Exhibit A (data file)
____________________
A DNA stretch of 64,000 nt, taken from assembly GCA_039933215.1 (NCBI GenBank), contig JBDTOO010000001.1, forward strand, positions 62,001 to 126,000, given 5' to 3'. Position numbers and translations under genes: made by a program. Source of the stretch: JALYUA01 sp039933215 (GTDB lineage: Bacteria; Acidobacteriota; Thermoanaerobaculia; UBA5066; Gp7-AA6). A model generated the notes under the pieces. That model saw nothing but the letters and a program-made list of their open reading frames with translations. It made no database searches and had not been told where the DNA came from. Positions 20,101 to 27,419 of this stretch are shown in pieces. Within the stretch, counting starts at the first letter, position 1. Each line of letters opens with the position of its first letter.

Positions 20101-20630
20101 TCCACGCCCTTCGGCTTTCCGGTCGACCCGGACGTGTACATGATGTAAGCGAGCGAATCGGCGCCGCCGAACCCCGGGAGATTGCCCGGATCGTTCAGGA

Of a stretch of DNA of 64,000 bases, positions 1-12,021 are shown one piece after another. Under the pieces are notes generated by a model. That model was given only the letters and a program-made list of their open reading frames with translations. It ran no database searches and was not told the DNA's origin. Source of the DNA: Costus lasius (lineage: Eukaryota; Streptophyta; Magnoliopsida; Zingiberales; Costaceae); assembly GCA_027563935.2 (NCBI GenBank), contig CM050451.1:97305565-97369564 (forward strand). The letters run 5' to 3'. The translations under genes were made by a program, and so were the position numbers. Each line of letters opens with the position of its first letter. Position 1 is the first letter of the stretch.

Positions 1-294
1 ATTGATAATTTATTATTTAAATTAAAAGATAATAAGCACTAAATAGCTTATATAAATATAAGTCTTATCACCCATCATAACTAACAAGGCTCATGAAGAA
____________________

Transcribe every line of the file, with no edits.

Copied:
A DNA stretch of 64,000 nt, taken from assembly GCA_039933215.1 (NCBI GenBank), contig JBDTOO010000001.1, forward strand, positions 62,001 to 126,000, given 5' to 3'. Position numbers and translations under genes: made by a program. Source of the stretch: JALYUA01 sp039933215 (GTDB lineage: Bacteria; Acidobacteriota; Thermoanaerobaculia; UBA5066; Gp7-AA6). A model generated the notes under the pieces. That model saw nothing but the letters and a program-made list of their open reading frames with translations. It made no database searches and had not been told where the DNA came from. Positions 20,101 to 27,419 of this stretch are shown in pieces. Within the stretch, counting starts at the first letter, position 1. Each line of letters opens with the position of its first letter.

Positions 20101-20630
20101 TCCACGCCCTTCGGCTTTCCGGTCGACCCGGACGTGTACATGATGTAAGCGAGCGAATCGGCGCCGCCGAACCCCGGGAGATTGCCCGGATCGTTCAGGA

Of a stretch of DNA of 64,000 bases, positions 1-12,021 are shown one piece after another. Under the pieces are notes generated by a model. That model was given only the letters and a program-made list of their open reading frames with translations. It ran no database searches and was not told the DNA's origin. Source of the DNA: Costus lasius (lineage: Eukaryota; Streptophyta; Magnoliopsida; Zingiberales; Costaceae); assembly GCA_027563935.2 (NCBI GenBank), contig CM050451.1:97305565-97369564 (forward strand). The letters run 5' to 3'. The translations under genes were made by a program, and so were the position numbers. Each line of letters opens with the position of its first letter. Position 1 is the first letter of the stretch.

Positions 1-294
1 ATTGATAATTTATTATTTAAATTAAAAGATAATAAGCACTAAATAGCTTATATAAATATAAGTCTTATCACCCATCATAACTAACAAGGCTCATGAAGAA